Time to reach beyond the ‘elite’

Why carbon budgets could be next in line for a populist backlash - and how to avoid it

16 March 2017

The rejection of the EU by a (slim) majority in the Brexit vote in June 2016 offers a glimpse of how support for actions to cut carbon emissions may be undermined if more is not done to nurture public understanding of, involvement in, and consent for such actions.

What we now have to call ‘the liberal metropolitan elite’ has been pursuing a social and economic programme which is justified and beneficial in their eyes and which has, by and large, enjoyed popular support in general (though not always in the particular).

But they forgot (for about 30 years) to spend time engaging with the ‘general public’, listening to their views and developing understanding of what it was all for and why it was the best course to follow - perhaps adjusting that course slightly in response to what they had heard.

In their case, it was deepening membership of the EU. In our case (and that ‘our’ isn’t just CSE but all of the green lobby and many other parts of the liberal metropolitan elite), it’s action on reducing carbon emissions. And we, too, have been forgetting to engage, listen and develop understanding - for about 15 years.

But, for reasons outlined in the opening section of a new discussion paper by CSE Chief Executive Simon Roberts, the transition to a low carbon society arguably requires the involvement and consent of ‘the people’ even more than membership of the EU. This is because it will have even more impact on the way we live our daily lives and the choices available to us.

The new paper was written as a stimulus for a recent roundtable on engaging the public on emissions reduction that was supported and convened by the Children’s Investment Fund Foundation (CIFF). The roundtable in turn fed into government processes for developing the forthcoming Emissions Reduction Plan (to meet the fifth carbon budget).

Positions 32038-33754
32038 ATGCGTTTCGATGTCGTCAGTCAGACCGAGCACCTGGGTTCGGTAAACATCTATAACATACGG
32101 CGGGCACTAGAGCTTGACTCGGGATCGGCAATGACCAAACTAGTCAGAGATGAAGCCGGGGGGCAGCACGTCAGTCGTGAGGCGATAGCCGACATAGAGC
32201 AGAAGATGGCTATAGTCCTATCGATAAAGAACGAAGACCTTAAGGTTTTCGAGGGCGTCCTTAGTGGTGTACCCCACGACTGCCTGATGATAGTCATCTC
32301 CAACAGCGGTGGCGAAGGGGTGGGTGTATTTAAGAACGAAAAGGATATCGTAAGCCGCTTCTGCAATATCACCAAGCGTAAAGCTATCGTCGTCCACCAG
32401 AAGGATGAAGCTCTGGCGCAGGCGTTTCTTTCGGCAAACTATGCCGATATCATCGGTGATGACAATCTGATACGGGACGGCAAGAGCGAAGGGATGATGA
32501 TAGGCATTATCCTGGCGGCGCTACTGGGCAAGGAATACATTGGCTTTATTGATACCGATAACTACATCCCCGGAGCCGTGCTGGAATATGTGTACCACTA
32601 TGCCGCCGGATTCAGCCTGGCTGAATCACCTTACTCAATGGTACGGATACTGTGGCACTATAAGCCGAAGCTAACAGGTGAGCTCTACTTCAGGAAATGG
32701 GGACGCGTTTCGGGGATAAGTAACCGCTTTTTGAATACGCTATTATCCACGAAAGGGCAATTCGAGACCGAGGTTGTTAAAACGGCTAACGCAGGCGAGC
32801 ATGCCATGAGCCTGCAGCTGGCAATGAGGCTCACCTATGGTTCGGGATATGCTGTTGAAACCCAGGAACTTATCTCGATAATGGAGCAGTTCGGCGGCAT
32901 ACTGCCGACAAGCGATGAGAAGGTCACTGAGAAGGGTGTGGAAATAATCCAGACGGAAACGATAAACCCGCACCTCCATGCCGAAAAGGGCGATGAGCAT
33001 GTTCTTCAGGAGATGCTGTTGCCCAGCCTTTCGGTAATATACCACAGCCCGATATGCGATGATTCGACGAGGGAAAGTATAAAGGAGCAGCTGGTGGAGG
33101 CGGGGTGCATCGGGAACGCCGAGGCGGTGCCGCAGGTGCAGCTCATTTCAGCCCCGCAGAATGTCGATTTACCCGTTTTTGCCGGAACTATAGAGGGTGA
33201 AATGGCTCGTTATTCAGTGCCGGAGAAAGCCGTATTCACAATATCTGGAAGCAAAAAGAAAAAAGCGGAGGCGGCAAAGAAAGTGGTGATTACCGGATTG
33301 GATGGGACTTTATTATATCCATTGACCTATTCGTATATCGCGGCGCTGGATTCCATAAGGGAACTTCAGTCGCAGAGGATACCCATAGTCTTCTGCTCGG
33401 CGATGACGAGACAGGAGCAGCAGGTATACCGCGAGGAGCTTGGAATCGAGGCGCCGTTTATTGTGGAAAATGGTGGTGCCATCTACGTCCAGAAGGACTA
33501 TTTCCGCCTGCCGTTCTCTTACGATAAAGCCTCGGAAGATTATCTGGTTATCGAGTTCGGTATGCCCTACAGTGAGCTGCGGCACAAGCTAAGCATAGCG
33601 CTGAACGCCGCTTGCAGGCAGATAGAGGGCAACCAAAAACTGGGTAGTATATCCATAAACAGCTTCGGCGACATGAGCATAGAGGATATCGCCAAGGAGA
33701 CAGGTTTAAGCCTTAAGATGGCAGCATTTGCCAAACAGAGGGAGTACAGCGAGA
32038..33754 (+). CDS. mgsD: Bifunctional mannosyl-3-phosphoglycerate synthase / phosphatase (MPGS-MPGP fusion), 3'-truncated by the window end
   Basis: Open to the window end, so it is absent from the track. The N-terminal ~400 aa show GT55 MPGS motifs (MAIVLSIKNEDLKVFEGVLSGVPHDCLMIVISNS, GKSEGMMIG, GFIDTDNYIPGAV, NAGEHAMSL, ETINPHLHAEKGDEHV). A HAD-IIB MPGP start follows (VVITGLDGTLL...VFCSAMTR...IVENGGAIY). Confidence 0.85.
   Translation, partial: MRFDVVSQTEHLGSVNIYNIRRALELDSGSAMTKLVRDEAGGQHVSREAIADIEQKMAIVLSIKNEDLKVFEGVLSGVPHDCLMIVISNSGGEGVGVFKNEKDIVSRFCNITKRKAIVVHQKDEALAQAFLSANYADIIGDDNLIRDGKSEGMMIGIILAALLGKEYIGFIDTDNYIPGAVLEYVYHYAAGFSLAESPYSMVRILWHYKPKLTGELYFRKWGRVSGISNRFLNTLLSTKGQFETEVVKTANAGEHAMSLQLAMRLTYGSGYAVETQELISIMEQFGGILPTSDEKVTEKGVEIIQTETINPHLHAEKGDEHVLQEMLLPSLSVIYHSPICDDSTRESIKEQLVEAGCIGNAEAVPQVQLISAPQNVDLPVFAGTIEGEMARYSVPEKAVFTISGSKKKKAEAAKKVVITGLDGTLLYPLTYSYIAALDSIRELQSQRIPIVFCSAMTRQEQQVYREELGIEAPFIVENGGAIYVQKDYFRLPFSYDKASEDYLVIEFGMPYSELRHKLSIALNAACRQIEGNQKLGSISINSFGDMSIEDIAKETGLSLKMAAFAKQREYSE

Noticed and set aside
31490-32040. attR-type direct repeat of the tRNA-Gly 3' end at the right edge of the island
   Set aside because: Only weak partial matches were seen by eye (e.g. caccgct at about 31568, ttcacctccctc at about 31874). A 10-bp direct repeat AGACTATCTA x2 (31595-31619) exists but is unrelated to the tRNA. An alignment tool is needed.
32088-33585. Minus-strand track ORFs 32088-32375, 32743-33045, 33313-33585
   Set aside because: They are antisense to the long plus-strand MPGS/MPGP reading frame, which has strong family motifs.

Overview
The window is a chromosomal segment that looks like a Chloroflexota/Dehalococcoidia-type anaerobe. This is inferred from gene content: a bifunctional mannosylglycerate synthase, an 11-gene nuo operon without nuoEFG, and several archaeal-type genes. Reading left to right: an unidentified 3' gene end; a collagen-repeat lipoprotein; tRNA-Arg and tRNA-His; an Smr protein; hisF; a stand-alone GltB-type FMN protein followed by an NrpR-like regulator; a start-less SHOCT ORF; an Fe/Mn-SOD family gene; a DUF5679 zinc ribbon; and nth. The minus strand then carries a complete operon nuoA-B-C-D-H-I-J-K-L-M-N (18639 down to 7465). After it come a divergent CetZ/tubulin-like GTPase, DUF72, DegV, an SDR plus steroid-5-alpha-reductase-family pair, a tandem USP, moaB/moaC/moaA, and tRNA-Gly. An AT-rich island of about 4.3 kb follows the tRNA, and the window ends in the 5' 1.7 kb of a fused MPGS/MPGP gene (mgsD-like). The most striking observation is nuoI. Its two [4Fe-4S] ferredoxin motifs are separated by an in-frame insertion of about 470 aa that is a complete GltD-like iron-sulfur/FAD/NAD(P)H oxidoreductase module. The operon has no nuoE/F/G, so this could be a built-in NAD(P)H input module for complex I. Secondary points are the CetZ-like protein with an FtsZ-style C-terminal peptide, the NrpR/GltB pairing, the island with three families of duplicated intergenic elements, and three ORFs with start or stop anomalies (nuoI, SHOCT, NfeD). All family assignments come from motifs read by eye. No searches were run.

In the paper, Simon explores why public engagement and consent matter so much for the next phase of the low carbon transition, as we get beyond the easy stuff that’s already been done. Drawing on the experience of onshore wind, he explains the ‘tragedy of the commons’ aspect of public engagement and questions whether we can rely – as many policy-makers and -shapers seem to – solely on the emerging low carbon markets (e.g. in smart energy services or electric vehicles) to deliver the public consent and involvement required.

He then looks at CSE’s positive experiences in stimulating meaningful and local peer-to-peer conversations about ‘what it all means round here, for us and for me’ and the social mechanisms which may explain the success of these in building consent.

We've written before about the need for meaningful public consent for this transition (see here and here). And exploring ways of stimulating local discussions and connections which can be the foundation stones of such consent were the basis of projects such as Future Energy Landscapes and Warmer Bath.

The CIFF roundtable involved a range of policy-makers and influencers (BEIS, Behavioural Insights Team) academics, and civil society organisations. Simon commented: “It was a really stimulating discussion. I came away with one particular new insight which is that when policy makers talk about public engagement they conceive it as a purely instrumental process that helps them sharpen up policy to make it better at persuading, requiring, hoodwinking, or nudging people into taking a usually quite specific intended action. But that characterisation of public engagement ignores the far deeper, more transformational level of engagement we need: place-based, peer-to-peer conversations which reveal norms for action and nurture social permission for change.” 

Simon tried to capture this distinction in a single image – reproduced below – which used his ‘fertilise the ground so the seeds of change can grow better’ analogy.


Download Simon's paper, Towards meaningful public consent for action to cut UK emissions, here.


Photo by Ben Salter, reproduced under creative commons 

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